If you’ve not received such a notice but are aware that major works may be necessary (perhaps a part of the building has been damaged for example), you should also include details here.

You are also asked if you know whether there’s been any difficulty in collecting the service charges from other tenants and whether you personally are still owing any service charges, rent, insurance premium or other relevant payment.

6 – Notices
This section concerns whether you’ve been informed by the landlord that they wish to sell the freehold, which gives you the option of purchasing it.

7 – Consents
This concerns whether the landlord has informed you about any coming changes or variations to the lease and whether you’ve been given any consents under the lease. A consent is where you’ve asked the landlord if you can do something with/to your property, such as decorate or extend it. 

You need to be able to produce paperwork regarding these matters or, if there was no agreement on paper, you need to see if you can get this from the landlord.

8 – Complaints
You are asked if you’ve received any complaints from your landlord, management company or any neighbour regarding anything you have or haven’t done.

You are also asked if you in turn have complained or had cause to complain about landlord/management company/neighbours and are asked to give details if so.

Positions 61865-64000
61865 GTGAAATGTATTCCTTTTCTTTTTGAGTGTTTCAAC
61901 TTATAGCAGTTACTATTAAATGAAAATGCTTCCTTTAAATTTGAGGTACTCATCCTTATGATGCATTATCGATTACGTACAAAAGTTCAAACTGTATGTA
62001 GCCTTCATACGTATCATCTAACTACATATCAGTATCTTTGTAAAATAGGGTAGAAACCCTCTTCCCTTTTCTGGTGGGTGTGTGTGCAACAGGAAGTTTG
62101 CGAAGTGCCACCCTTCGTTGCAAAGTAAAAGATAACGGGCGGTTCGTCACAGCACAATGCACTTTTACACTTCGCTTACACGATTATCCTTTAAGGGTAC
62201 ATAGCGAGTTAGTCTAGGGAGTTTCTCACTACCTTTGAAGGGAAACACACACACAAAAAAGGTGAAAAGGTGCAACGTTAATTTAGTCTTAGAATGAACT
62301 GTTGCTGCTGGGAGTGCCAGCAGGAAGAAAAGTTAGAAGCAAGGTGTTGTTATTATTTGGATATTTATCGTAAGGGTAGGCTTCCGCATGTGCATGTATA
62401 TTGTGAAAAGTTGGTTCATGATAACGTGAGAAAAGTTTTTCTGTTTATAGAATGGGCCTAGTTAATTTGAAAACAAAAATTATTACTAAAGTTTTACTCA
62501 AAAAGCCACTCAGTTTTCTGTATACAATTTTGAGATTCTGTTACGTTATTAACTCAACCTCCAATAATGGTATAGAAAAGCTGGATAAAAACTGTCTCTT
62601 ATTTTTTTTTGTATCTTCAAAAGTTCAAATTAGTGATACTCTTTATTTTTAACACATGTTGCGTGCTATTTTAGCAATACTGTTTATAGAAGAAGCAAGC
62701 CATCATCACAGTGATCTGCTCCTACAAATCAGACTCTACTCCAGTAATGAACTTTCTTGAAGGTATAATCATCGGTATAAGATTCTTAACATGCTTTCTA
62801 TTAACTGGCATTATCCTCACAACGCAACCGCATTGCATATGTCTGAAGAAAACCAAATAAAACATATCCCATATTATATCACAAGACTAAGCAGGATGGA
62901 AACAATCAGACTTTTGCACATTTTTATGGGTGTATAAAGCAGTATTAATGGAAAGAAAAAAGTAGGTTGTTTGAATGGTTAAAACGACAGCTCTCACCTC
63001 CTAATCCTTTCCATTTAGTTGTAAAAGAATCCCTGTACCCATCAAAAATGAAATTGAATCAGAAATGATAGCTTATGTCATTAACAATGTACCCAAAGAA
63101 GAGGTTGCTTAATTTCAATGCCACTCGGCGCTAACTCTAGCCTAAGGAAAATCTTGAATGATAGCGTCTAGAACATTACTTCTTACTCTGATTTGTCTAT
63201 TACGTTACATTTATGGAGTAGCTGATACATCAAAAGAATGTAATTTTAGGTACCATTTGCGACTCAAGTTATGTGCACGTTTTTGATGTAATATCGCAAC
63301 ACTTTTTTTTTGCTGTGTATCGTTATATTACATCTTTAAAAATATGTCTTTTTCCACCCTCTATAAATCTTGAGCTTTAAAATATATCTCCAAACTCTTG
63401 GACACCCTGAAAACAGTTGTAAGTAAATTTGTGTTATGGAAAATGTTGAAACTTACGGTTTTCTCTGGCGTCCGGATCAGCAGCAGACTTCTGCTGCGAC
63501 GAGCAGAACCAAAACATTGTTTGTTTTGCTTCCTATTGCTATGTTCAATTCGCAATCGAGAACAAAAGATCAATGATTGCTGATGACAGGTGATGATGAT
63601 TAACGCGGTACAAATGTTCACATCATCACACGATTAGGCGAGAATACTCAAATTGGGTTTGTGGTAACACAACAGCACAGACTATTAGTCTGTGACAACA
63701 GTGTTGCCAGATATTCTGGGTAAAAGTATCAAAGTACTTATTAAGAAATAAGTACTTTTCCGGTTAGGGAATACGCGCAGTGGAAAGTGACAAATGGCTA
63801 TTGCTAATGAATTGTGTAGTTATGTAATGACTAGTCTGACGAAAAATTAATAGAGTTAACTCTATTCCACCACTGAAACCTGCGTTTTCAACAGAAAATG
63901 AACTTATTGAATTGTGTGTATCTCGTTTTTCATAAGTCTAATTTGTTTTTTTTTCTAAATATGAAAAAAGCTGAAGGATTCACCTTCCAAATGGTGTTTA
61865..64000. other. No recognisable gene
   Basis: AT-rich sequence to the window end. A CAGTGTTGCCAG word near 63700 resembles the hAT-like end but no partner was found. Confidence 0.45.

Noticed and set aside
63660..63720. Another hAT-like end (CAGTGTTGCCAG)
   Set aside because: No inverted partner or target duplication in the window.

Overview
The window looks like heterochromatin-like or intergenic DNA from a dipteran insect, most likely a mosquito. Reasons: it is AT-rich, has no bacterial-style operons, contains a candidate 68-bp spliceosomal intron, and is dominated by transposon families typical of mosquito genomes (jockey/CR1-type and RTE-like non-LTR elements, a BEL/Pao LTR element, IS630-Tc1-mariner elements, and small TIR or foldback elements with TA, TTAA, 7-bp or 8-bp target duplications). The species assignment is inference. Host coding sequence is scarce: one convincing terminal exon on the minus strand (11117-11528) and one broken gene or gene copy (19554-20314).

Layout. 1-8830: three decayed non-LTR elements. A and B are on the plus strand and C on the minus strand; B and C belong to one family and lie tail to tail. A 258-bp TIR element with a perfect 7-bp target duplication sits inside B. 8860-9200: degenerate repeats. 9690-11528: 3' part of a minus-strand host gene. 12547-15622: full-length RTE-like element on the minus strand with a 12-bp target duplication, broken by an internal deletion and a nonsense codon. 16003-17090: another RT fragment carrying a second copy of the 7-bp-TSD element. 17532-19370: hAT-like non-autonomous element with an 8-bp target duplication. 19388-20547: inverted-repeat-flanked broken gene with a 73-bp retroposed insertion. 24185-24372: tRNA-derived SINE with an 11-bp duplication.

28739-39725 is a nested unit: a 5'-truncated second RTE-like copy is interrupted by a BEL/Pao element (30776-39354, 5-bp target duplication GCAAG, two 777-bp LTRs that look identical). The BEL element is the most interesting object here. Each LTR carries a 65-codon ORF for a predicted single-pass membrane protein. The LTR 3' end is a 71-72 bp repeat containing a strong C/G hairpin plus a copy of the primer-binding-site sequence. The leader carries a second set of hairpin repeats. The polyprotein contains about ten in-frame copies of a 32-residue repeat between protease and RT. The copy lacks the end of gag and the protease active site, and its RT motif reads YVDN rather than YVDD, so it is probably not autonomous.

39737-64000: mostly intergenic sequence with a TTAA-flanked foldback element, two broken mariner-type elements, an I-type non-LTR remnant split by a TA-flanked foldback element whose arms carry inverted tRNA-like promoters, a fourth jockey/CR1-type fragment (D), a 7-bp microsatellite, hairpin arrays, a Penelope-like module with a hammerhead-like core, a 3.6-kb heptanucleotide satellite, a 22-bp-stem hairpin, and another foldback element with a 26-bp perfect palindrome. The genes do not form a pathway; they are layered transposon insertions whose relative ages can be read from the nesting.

You should include details of any resolved complaints and even complaints you felt were unjustified. Normally, complaints would be in respect of things like noise, pets or littering but could be about anything.

9 – Alterations
The question about whether any alterations have occurred concerns your/the seller’s property and not any other flat/dwelling in the block. 

If there have, you should give details and include any planning consents, building regulations approvals and guarantees.

Because the landlord’s consent is normally required for any alterations, you are asked to provide proof of it. If you don’t have it, you should contact the landlord for a duplicate of the documented proof. 

If no consent was sought, you should speak to your conveyancer first before speaking to the landlord.

10 – Enfranchisement
This is the right of a tenant to purchase the freehold from their landlord and the right of the tenant to extend the term of the lease.

A precondition of carrying out these negotiations is that you must have owned the leasehold property in question for at least 2 years: this is the reason for the first question, which establishes this.

You are then asked whether you’ve served a formal notice to the landlord to extend the lease or buy the freehold (along with other tenants) or are aware of other tenants doing so and to provide documentary evidence. 

There is, of course, an informal route (explained in the following linked article in the context of leasehold extensions) - you should still give information if you’ve applied for a lease extension or to buy the freehold informally.

If you are aware of any response from the landlord to any of these requests, you should also provide details.

Fixed Fee – No Sale No Fee – CQS Solicitors